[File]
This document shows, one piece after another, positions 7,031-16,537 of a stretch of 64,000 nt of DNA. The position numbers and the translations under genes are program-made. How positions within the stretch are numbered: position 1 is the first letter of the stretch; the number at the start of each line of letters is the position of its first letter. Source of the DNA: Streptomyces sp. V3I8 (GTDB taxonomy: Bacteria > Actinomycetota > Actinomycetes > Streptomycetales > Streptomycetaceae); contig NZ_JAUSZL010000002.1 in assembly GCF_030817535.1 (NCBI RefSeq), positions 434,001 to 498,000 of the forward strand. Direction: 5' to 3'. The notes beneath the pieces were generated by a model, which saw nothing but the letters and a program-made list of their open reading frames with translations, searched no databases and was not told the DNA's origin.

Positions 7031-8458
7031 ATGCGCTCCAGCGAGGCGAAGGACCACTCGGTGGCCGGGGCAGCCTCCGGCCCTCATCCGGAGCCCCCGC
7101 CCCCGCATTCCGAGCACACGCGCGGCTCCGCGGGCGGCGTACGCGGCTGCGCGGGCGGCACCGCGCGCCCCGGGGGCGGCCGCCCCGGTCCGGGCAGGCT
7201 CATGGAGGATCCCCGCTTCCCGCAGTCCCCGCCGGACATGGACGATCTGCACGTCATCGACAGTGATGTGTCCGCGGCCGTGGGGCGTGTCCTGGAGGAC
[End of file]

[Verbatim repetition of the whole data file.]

This document shows, one piece after another, positions 7,031-16,537 of a stretch of 64,000 nt of DNA. The position numbers and the translations under genes are program-made. How positions within the stretch are numbered: position 1 is the first letter of the stretch; the number at the start of each line of letters is the position of its first letter. Source of the DNA: Streptomyces sp. V3I8 (GTDB taxonomy: Bacteria > Actinomycetota > Actinomycetes > Streptomycetales > Streptomycetaceae); contig NZ_JAUSZL010000002.1 in assembly GCF_030817535.1 (NCBI RefSeq), positions 434,001 to 498,000 of the forward strand. Direction: 5' to 3'. The notes beneath the pieces were generated by a model, which saw nothing but the letters and a program-made list of their open reading frames with translations, searched no databases and was not told the DNA's origin.

Positions 7031-8458
7031 ATGCGCTCCAGCGAGGCGAAGGACCACTCGGTGGCCGGGGCAGCCTCCGGCCCTCATCCGGAGCCCCCGC
7101 CCCCGCATTCCGAGCACACGCGCGGCTCCGCGGGCGGCGTACGCGGCTGCGCGGGCGGCACCGCGCGCCCCGGGGGCGGCCGCCCCGGTCCGGGCAGGCT
7201 CATGGAGGATCCCCGCTTCCCGCAGTCCCCGCCGGACATGGACGATCTGCACGTCATCGACAGTGATGTGTCCGCGGCCGTGGGGCGTGTCCTGGAGGAC